Luther's Success from 1517-21

  • Created by: nay29
  • Created on: 04-11-18 15:17
View mindmap
  • What made Luther successful in 1517-1521?
    • Printing Press
      • Rapid spread of ideas
        • allowed Luther to publish his 95 Theses and his pamphlets
          • January 1518, Christoph von Scheurl and other friends of Luther translated the 95 Theses into German
            • They then printed and copied it, making it one of the first documents to be spread with the printing press
              • Copies of the Theses had been spread throughout Germany within 2 weeks
                • Within six weeks, Theses had been spread across Europe
                  • Increased how well-known Luther was, and also increased the protest across Europe at the state of the Catholic Church
            • Latin was the language of academics and so the translation helped it to spread even further
              • Allowed people to think for themselves and read the Bible for the first time, making their own judgement on the value of the ideas
        • Pamphlets were made of Luther's ideas
          • Pamplets were great because where a book would take two weeks to produce, a pamphlet could be printed in a day or two, which made printing for the masses much easier
            • Luther would spread copies in the town where the pamphlets were printed, and then people would recommend them to others by word of mouth
              • Booksellers promoted the pamphlets, and travellers would carry copies to other towns and make their own editions in batches of 1000 - this meant that Luther's ideas were spreading fast without his direct involvement.
        • Woodcuts could be produced using a printing press
          • These were useful because they could be understood and shared to the masses - only 10% of german people could read at the time so this was a way of spreading his message to ordinary people, to whom the Church mattered most
      • 1440, Johannes Gutenberg, Germany
        • Prior to the printing press, books were a sign of great wealth
          • The invention allowed the poorer population who wouldn't previously have been able to afford books to still learn the ideas of Luther
        • Printing press also meant that the spread of knowledge was not in the control of the Church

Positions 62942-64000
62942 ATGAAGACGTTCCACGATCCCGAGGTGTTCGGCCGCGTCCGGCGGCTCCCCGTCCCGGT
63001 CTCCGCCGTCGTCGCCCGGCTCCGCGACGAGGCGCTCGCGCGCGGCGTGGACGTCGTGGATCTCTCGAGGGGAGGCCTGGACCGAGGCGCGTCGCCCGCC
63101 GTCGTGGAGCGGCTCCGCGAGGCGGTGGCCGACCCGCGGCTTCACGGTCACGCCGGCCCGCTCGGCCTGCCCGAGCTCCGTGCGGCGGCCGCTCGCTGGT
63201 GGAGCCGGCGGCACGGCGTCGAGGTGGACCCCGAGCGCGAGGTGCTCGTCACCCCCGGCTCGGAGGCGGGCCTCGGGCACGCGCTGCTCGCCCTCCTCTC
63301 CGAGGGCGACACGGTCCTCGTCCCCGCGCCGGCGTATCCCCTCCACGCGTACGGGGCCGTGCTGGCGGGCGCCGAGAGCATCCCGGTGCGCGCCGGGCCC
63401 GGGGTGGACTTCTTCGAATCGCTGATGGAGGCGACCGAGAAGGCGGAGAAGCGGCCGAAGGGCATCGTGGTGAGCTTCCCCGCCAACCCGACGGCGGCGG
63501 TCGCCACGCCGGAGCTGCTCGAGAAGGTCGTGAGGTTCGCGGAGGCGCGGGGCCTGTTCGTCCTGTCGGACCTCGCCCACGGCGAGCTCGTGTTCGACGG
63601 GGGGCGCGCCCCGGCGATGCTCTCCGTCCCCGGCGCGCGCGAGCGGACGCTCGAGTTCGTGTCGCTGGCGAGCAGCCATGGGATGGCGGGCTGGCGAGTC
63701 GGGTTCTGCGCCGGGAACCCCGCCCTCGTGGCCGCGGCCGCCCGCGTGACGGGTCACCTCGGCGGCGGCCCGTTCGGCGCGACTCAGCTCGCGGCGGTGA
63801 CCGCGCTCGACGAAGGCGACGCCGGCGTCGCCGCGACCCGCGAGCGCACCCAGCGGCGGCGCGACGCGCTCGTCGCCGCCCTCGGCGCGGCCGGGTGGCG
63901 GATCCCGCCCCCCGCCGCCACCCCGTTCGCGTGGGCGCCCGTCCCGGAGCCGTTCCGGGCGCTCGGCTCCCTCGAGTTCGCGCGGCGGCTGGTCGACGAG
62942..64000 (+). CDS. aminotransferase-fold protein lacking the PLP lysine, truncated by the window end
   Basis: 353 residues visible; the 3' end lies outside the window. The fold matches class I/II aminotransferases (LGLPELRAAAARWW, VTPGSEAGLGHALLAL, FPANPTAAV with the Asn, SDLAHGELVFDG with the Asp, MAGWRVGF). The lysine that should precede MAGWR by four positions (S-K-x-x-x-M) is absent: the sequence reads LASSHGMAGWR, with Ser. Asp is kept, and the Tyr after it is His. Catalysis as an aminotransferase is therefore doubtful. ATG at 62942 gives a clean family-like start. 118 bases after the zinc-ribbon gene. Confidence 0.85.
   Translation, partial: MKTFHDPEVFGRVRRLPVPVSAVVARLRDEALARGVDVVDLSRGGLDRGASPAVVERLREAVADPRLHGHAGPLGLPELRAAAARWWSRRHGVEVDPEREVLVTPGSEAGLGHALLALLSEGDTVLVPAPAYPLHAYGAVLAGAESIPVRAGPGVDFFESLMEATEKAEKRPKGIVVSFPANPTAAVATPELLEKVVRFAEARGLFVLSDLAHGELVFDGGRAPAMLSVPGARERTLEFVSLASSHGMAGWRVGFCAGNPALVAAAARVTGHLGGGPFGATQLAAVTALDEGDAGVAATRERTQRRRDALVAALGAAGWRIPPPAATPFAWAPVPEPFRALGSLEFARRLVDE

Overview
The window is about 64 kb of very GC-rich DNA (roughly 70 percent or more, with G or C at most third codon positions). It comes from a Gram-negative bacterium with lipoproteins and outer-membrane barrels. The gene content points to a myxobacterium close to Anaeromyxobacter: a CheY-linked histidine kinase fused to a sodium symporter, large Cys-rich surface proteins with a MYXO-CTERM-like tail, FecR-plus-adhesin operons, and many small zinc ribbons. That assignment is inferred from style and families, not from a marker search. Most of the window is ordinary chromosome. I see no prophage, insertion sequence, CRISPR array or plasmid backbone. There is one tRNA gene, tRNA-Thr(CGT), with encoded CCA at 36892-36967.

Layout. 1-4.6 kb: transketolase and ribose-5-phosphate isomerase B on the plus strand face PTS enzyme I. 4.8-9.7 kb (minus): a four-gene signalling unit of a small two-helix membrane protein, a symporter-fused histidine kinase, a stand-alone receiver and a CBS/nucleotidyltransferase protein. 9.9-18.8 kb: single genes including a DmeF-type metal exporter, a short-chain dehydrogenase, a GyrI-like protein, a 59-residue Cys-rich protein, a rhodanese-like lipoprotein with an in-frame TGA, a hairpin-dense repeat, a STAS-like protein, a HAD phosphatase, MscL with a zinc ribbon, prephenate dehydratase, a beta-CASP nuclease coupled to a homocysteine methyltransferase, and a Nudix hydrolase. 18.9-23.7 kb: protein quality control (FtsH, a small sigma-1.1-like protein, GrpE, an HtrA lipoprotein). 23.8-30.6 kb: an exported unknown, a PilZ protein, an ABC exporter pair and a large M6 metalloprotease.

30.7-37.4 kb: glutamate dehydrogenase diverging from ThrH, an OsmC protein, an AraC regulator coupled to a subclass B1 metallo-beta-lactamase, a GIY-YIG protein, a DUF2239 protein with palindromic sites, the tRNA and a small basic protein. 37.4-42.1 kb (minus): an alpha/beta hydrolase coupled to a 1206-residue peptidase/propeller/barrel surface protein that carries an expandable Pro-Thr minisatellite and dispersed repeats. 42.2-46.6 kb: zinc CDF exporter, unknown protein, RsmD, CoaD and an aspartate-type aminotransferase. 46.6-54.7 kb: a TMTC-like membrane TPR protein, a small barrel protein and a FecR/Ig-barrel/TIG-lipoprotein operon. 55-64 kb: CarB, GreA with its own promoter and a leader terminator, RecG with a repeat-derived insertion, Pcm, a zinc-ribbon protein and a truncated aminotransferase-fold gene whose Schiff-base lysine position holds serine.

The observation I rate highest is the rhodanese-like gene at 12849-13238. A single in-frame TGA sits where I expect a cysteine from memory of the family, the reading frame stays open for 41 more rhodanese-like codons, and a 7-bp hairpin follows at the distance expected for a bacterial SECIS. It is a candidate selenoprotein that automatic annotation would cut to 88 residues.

• The Church disapproved of Luther's pamphlets and banned their production in Leipzig but copies still came to the city, there was little they could do
          • Even though the Church disapproved, people still printed the copies because there was demand so they saw it as business
      • Luther was declared a heretic in 1521, and owning/reading his works was banned, but by this point he was so well known that execution was not an option
        • In this way, the printing press actually helped him as it gave him the popularity that stopped him from execution
    • Frederick the Wise
      • He kidnapped Luther in May 1521, before the Edict of Worms, taking him into protective custody
        • As Luther and his escort were passing through the forest they were taken by a group of horsemen who rode off with Luther as their 'captive'
          • Frederick had decided that Luther's political situation was too unstable for him to be out in public - he needed to be in hiding
            • Luther was taken to Frederick's castle at Wartburg where he disguised himself as a farmer, starting work on the German translation of the Bible
      • Made Luther a professor at the new university he founded in Wittenburg (1511)
        • This allowed Luther to focus his efforts on the Bible, and allowed him to develop the views that he then wrote about
      • Negotiated an amnesty for Luther at the Diet of Worms in 1521
        • Luther could have been arrested and executed following his ex-communication, however the intervention of Frederick the Wise meant that Luther would appear for a hearing under the elector's policy of safe conduct
      • Refused to carry out a papal bull against Luther in 1520
      • Allowed the publication of Luther's documents in Saxony and beyond


No comments have yet been made

Similar History resources:

See all History resources »See all The German Reformation resources »